There now have been four stock drives in the 86-year history of the team. The first stock sale, which took place at that 1923 meeting, saw local merchants raise $5,000 by selling 1,000 shares for $5 apiece, with a stipulation that the purchaser also had to buy at least six season tickets.

    The second, in 1935, raised $15,000 after the corporation had gone into receivership. At that point, the non-profit Green Bay Football Corporation was reorganized as the Green Bay Packers, Inc., the present company, with 300 shares of stock outstanding.

    The third, in 1950, came on the heels of founder Curly Lambeau's 30-year dominion, when the club's officers arranged to amend the corporation's bylaws to permit the sale of up to 10,000 total shares of stock (opening up more than 9,500 shares for purchase), to limit the number of shares that any individual could own. The team also increased the number of directors from 15 to 25.

    The response to the 1950 drive was inspiring, with people from all across Wisconsin, as well as former Green Bay residents living in other states, coming forward to buy the $25 shares of stock. Roughly $50,000 was raised in one 11-day period alone. Reportedly, one woman from a farm near Wrightstown, Wis., showed up at the team's offices with $25 worth of quarters in a match box. A total of about $118,000 was generated through this major stock sale, helping to put the Packers on a sound financial basis once again.

    The fourth came late in 1997 and early in 1998. It added 105,989 new shareholders and raised more than $24 million, monies which were utilized for the Lambeau Field redevelopment project. Priced at $200 per share, fans bought 120,010 shares during the 17-week sale, which ended March 16, 1998.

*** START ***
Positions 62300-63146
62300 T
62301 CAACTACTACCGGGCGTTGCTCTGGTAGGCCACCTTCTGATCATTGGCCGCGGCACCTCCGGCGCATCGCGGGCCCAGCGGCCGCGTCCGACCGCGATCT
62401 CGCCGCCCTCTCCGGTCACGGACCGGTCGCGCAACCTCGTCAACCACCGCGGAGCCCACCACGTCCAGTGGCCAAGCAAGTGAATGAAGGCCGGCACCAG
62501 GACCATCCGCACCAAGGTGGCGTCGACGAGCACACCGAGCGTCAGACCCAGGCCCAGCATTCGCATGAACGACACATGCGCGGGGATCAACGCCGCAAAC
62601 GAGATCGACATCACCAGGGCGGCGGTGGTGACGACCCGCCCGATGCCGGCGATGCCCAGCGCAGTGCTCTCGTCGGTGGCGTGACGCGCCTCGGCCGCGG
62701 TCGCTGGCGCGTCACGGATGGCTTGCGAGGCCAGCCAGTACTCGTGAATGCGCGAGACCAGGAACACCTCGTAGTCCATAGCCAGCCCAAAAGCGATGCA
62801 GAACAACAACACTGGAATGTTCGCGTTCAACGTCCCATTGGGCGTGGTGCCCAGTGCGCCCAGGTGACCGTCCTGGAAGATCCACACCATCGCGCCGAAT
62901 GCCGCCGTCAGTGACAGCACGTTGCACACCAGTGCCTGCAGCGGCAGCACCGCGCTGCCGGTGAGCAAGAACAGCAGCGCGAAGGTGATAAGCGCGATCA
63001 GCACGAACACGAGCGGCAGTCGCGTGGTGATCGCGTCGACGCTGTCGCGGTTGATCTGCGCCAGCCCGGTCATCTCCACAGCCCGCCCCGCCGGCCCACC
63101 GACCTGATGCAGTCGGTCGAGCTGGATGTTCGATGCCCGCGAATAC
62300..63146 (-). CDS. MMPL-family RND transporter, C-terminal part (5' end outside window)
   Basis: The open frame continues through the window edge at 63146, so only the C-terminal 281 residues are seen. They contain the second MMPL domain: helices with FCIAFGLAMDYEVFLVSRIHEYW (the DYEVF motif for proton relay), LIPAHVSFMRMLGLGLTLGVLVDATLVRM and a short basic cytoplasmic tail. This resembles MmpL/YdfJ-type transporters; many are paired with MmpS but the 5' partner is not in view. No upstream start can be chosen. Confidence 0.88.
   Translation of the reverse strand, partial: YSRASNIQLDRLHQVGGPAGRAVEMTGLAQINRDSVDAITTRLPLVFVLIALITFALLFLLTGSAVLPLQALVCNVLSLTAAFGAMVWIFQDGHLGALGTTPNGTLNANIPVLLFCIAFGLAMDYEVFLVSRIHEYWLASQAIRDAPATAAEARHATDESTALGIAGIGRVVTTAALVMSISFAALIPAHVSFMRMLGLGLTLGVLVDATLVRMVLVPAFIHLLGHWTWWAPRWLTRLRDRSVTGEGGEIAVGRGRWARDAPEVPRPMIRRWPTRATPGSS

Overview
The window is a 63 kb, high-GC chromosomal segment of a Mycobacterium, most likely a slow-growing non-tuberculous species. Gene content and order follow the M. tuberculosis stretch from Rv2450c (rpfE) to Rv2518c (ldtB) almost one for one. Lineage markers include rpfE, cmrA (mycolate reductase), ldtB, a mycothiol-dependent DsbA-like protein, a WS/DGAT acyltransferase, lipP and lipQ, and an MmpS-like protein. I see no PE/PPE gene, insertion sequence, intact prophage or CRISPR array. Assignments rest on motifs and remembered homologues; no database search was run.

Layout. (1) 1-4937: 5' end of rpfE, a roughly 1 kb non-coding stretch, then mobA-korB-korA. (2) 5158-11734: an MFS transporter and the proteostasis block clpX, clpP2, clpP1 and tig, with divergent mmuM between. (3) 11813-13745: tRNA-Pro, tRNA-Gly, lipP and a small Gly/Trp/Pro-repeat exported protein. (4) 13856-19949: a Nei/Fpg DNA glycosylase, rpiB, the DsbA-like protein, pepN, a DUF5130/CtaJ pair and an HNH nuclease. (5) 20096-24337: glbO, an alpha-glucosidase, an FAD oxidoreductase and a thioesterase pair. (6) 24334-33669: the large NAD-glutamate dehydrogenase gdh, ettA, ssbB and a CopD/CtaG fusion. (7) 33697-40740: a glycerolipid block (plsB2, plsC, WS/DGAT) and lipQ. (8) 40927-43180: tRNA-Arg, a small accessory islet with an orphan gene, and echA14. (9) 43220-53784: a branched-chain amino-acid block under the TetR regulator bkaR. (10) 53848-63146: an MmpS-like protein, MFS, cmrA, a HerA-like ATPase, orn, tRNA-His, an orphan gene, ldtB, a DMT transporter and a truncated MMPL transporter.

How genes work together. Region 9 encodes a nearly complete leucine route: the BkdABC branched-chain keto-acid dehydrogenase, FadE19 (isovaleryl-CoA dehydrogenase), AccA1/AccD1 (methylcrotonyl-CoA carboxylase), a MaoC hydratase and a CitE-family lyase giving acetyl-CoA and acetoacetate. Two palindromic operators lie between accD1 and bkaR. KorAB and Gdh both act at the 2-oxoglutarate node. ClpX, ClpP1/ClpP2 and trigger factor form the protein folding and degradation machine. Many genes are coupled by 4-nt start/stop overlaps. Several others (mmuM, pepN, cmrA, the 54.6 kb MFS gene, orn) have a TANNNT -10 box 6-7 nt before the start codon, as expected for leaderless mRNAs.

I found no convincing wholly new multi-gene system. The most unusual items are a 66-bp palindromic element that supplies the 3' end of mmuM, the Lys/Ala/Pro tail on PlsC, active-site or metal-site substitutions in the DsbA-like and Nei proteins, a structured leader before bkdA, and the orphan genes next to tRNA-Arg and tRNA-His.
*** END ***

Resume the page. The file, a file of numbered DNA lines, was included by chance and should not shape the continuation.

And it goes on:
With the NFL supporting the plan, the existing 1,940 shareholders overwhelmingly voted to amend the articles of the corporation on November 13, 1997. The vote authorized the Packers to sell up to 1 million shares to raise funds for capital improvements, and received a 1,000 to 1 split on their original shares. Fans immediately were able to call a special toll-free number, or tap into the team's Web site for information on how to buy the 400,000 shares made available to the public.

    The initial response to the recent stock offering was staggering. In the first 11 days, roughly one-third -- or $7.8 million -- of the total amount transacted was sold. Paid orders poured in at a rate of 3,500 per day during this early period, generating about $700,000 each day. The sale hit its high point during the first week of December as fans purchased shares as holiday gifts.